It is more important to read things with which you disagree than things with which you agree. How else will you broaden your horizons?
1. A second form of this law may be phrased thus: It is more important to eat food that you don’t know, than food that you know you like.
2. Quentin’s First Law, for those who may have missed it, states that “The best way to be remembered is to invent a law”
Using the present tense is unclear. I suspect your rule is that one should not read things which they agreed with before reading (less thinking, less growing). However, if I read something that persuades me (or convinces me of something I had not not previously considered), then I am in at least the same position as if I read something that I disagree with. Same with food. If I try something, and to my complete surprise I like it, I’ve grown at least as much as if I didn’t like the food.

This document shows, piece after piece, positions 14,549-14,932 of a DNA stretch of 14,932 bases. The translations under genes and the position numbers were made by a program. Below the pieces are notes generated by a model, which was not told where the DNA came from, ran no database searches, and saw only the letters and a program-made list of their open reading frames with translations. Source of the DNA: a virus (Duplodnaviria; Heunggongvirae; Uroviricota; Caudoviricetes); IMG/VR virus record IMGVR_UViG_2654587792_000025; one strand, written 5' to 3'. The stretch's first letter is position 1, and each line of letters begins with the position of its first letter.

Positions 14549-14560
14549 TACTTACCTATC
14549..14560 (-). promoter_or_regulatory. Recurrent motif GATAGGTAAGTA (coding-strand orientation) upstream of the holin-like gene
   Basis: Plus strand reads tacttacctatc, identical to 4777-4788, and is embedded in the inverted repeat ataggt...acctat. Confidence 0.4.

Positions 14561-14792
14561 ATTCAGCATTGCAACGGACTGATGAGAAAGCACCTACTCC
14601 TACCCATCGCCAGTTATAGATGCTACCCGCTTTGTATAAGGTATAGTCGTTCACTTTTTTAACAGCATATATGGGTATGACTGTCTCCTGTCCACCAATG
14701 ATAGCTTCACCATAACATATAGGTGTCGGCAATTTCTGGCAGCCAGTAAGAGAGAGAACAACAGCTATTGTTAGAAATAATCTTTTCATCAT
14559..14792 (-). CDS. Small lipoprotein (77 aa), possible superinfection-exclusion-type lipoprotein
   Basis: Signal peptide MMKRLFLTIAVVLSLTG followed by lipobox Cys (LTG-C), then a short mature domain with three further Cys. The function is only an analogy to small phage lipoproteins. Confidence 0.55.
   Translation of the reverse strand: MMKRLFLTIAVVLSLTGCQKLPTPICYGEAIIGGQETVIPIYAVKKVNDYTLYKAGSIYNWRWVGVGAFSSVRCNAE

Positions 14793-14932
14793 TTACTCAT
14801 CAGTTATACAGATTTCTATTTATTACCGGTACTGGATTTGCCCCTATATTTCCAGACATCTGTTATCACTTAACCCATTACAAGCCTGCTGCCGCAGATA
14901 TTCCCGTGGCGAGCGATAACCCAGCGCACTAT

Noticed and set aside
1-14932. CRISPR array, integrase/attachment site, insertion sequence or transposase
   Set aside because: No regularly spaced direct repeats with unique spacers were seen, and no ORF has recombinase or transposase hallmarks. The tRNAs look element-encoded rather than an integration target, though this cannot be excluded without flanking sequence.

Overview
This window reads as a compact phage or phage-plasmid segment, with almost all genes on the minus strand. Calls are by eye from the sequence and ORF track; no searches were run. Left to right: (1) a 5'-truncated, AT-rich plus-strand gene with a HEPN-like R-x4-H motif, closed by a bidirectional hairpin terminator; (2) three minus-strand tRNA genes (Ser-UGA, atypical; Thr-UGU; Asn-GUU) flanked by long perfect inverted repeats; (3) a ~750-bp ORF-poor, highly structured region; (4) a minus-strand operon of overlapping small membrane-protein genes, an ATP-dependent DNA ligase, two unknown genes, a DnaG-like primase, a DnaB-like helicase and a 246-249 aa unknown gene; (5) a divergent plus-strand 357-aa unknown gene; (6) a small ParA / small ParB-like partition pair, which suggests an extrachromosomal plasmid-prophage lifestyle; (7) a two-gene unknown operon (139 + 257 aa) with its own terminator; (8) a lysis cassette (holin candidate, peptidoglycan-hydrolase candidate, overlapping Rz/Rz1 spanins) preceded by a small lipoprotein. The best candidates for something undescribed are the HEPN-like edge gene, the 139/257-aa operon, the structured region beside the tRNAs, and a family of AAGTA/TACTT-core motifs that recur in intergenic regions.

Hi David –
Yes, that was part of the idea. The point is that if, when you start, you know that you will agree with something, or like the taste of it, you don’t learn very much that’s new. And if you end up disagreeing or disliking it at the end, at least you’ve got better data on which to base your analysis!
But it was meant to be more of an emotional appeal than a carefully thought-out rule 🙂
There’s a book about this: Bread and Jam for Francis.
“How do you know what you’ll like if you won’t even try anything?”